Economic Participation and Employment for People with Disability
The National Disability Insurance Agency (NDIA) commissioned us to research what helps people with disability find and keep a job.
The research focused on employment support for people with:
- intellectual disability
- psychosocial disability.
What did the research involve?
We worked in partnership with the University of New South Wales and Brotherhood of St Laurence to carry out this research.
The research included four separate parts:
- An evidence review of how employment programs are described.
- A systematic review of national and international RCTS of employment programs to find out which programs work best.
- Identification of current employment programs in Australia and interviews with academics and senior government and non-government staff working in employment for people with disability.
- Mapping the evidence.
The review found 14 different types of employment programs that help people with disability find and keep a job. These were grouped into three categories:
- Supply side: programs designed to build the skills of an individual looking for work so they become (more) ready and able to find a job. These types of programs can also provide support employers to employ a person with disability.
- Demand side: programs designed to create work opportunities for people with disability.
- Bridging: programs that match a person with disability to appropriate work opportunities and provide support to both the person and their employer to access and maintain that employment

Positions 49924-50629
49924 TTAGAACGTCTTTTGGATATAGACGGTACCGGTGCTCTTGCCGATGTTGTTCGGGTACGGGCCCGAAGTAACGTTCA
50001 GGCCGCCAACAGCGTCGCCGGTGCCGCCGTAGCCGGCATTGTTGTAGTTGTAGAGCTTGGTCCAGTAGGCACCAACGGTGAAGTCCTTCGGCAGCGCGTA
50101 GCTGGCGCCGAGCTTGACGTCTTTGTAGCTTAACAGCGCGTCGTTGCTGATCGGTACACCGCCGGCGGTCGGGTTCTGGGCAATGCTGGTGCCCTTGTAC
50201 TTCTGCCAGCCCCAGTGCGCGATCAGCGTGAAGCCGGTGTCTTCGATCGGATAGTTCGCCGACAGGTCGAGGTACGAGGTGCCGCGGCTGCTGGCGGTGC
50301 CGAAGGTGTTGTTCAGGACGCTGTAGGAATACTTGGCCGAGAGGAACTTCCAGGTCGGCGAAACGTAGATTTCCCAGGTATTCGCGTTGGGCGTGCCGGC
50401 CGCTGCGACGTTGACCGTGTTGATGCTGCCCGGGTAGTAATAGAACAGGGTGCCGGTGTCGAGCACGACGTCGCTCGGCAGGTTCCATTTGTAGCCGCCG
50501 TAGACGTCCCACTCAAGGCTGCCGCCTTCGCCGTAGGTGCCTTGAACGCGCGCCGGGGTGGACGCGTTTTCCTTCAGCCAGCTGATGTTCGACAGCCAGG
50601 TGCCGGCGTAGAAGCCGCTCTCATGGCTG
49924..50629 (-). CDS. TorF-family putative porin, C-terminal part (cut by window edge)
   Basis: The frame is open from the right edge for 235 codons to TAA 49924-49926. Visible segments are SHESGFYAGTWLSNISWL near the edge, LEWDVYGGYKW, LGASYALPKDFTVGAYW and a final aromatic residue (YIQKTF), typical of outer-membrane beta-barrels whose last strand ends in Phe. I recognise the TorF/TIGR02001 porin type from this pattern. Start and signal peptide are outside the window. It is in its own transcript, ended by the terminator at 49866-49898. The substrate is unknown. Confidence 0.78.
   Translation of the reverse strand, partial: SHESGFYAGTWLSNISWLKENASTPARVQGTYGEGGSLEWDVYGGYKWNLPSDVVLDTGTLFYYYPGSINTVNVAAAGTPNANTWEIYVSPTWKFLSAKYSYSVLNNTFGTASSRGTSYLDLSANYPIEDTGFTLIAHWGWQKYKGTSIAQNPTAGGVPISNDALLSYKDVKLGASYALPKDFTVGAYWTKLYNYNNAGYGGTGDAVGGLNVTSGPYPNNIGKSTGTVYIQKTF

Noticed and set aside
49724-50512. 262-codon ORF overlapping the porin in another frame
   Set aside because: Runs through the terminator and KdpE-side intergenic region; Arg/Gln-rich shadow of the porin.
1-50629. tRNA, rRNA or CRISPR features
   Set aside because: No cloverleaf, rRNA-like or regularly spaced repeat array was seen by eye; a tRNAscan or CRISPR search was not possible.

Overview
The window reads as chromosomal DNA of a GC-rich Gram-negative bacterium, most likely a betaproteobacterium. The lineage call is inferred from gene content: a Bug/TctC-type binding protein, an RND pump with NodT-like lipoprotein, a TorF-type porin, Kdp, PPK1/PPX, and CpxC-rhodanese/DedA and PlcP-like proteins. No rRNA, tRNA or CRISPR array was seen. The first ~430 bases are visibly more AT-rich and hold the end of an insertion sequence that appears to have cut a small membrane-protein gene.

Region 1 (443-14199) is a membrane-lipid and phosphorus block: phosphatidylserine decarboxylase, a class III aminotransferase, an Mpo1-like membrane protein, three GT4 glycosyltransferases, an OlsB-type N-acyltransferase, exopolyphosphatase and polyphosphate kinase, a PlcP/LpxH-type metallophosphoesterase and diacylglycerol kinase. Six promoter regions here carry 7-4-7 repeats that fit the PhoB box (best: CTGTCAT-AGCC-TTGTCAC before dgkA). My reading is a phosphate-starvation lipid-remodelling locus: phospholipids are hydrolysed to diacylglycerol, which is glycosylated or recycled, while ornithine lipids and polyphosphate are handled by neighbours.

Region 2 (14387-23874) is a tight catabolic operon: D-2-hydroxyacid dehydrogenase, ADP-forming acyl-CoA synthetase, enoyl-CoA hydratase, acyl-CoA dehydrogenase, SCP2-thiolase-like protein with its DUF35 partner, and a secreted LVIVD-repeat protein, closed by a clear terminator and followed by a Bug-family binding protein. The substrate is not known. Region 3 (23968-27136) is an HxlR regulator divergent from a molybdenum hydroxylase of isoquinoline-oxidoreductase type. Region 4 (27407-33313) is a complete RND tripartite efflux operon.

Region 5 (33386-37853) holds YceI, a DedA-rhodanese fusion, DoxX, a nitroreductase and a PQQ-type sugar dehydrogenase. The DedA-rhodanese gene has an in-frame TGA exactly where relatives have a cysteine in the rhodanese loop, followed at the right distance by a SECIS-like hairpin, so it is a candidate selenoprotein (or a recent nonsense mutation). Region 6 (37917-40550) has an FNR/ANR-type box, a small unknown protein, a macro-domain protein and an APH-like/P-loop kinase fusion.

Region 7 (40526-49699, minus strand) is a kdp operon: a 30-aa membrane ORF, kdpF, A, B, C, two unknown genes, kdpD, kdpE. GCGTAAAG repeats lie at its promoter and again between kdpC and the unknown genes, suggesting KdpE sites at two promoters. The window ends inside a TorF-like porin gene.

Some employment programs may sit in more than one category.
Most of the research related to building the capacity of people with disability or the employer for people with psychosocial disability. And, most of the supply-side activities were vocational programs which teach a person with disability work-related skills that prepare them to find and keep a job.
The review found many programs that were successful in helping people find a job.
Employment support for people with psychosocial disability
Most evidence of benefit was found in Individualised Placement Support, a program for people with psychosocial disability. Individualised Placement Support combines vocational training and employment support with mental health support.
The evidence suggests that Individualised Placement Support works best when extra support is provided. Extra support may include:
- Career advice that builds a person’s knowledge of job opportunities and looking for work. This is sometimes called a Job Coach.
- Career mentoring that helps people with psychosocial disability to find a job and feel positive about work.
- Online support for young people with psychosocial disability to progress towards a work or study goal.
Employment support for people with autism
For young people with autism, there was some evidence that showed programs that integrate ‘work training’ into a person’s final years of school can help improve work readiness.
Employment support for people with intellectual disability
We did not find any research trials focused on employment programs for people with intellectual disability.
Other employment programs and approaches that show promise
The evidence review also identified some programs that show promise for people with autism, intellectual disability or psychosocial disability. Combination supply, demand and bridging approaches may also be valuable in helping participants find and keep a job.
- Vocational programs that are integrated into workplaces and provide training and skill development relevant to the job. Ongoing support to both the person with a disability and the employer.